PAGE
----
Now you are at the outskirts of the quarry. As this is very active, you have to look around to find a place where there is material to split. As a matter of fact, there is an area in front of the quarry where you can park and where waste material is dumped. Good fossils have been found in the waste piles here and this is where I found the leaf and the sharks’ teeth pictured in this article.
At last, we can move onto some photos of fossils. I have decided against showing some of the very impressive things kept in the museums – things that have been found over the last 100 years, which are incredible rare (and, of course, can be seen at the museums I have referred to). The fossils pictured here are from my collection found in the last five years.
Argentinoid fish (Fig. 5) are the most common fossils in the moler. Pieces of the vertebrae are very common, but complete specimens are more rare. With a bit of patience, you can find specimens from 3 to 10cm in length. These were found at Mors and at Fur.
Internal casts of bivalves (Fig. 6), a relative to the living Mytilus, can be found by are not very common. At Mors, several have been found in the last year or two. They did not live in the moler sea, but sailed to it attached to driftwood that, alas, sooner or later sunk, dragging the stowaways down with them.
The brittle star, Ophiura furiae (Fig. 7), are also found at Mors. These are not uncommon in a small section of the positive and the negative ash layer series. However, I have only found Ophiura at Mors, but they can apparently also be found at Fur.
The shark’s tooth shown on the right (Fig. 8) is sitting in a cementsten – in the soft moler, sharks’ teeth have dissolved, but you can of course make a cast using liquid rubber. This specimen is from Mors.
Insects are also regularly found (Fig. 9). The most common insect is a 10mm long shield bug, here shown on top of a cementsten from Mors. These are also common at Fur.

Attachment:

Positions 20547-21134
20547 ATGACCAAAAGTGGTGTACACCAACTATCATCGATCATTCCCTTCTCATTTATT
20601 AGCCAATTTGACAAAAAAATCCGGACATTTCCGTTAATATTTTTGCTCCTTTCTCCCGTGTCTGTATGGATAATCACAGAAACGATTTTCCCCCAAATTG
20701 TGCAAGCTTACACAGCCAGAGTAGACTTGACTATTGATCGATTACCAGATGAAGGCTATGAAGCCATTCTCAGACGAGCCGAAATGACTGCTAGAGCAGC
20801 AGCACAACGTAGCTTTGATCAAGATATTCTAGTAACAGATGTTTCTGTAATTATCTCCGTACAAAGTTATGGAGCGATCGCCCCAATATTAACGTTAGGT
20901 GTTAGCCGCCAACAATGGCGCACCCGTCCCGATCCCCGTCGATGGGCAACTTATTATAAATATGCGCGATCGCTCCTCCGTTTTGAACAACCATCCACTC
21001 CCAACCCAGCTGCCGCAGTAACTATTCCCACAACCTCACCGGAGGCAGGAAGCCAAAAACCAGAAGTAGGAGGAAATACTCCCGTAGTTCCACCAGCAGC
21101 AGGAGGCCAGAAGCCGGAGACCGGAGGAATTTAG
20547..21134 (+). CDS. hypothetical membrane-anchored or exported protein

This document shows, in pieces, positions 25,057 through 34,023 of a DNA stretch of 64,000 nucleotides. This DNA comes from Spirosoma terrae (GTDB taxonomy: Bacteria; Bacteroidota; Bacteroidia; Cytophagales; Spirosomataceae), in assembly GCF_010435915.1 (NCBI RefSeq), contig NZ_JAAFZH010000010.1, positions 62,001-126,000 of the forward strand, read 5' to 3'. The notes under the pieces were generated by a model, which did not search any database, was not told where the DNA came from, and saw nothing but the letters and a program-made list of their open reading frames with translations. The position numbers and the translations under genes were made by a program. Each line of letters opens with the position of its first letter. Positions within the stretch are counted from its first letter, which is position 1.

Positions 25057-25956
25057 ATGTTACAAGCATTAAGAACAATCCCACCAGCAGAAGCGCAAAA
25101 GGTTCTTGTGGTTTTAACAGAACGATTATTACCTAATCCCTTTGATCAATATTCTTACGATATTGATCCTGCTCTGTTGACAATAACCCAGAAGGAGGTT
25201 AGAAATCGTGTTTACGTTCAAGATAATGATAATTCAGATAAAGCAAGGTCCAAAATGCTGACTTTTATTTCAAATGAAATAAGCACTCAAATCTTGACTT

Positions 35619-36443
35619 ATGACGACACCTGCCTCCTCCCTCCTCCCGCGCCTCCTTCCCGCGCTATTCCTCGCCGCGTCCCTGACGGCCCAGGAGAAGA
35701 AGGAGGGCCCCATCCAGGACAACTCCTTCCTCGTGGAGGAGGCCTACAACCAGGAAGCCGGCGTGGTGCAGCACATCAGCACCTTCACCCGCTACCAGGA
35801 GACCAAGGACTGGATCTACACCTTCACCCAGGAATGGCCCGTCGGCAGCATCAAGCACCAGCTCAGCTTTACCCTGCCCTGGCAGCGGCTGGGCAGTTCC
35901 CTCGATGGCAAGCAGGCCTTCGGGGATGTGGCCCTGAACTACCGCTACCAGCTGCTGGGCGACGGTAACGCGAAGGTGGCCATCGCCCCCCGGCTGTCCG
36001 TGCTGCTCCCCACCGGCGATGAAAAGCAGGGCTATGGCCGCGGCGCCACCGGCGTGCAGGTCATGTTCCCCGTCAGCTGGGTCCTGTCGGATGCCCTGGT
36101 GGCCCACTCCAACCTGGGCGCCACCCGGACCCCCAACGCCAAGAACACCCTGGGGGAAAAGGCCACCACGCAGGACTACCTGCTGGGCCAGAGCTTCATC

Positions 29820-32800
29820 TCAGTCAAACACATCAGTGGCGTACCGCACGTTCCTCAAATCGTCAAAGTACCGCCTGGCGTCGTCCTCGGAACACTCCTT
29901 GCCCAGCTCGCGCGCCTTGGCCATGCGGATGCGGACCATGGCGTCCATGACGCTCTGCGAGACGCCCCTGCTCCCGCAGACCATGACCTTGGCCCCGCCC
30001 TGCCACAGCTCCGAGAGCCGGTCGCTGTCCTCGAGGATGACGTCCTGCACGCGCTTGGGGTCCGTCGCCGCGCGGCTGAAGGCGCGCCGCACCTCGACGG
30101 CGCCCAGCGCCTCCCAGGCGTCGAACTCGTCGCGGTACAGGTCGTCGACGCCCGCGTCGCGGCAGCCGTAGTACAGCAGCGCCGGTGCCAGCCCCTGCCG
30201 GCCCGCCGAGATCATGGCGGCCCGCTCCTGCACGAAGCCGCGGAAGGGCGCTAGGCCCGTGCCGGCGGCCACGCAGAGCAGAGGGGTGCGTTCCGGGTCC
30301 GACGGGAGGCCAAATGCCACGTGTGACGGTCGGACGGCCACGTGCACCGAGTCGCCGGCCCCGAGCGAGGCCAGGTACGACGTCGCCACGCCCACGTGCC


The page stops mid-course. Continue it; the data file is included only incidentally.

An Osmeroid fish (Fig. 10), unfortunately without its head, was found at a quarry in Mors (see the photograph at the beginning of this article showing collectors gathering around this find). The body is nearly 20cm long.
Decapods are rare fossils in the moler. This shrimp (Fig. 11) is called Morscrangon acutus and is the most common, but with probably less than 30 specimens found in all. Length 4.5cm. It was found at Fur.
A ‘raw’ fossil just brought home from Mors (Fig. 12) – the leaf of Macclintockia canei. When prepared, it should be some 15cm long if all of it is in this lump of soft moler. The tip of the leaf is normally missing. They are typical of moler, but certainly not common. The most common plant material that is found is fossilised/carbonised tree and impressions of leaves from a bamboo-like plant.
Finally, one minus point regarding moler: there is a very restricted and fragmented literature on the formation and it is mainly in Danish. So, whatever you find, go to the museum and get a name before going home. Otherwise, you might have to come back for another session of fossil hunting. However, you might want to do that anyway as it is easy to become obsessed by splitting laminated moler on a nice sunny day. My niece has compared people splitting moler to people who are hooked on that one last bet on just one more horse at the races – again and again forever.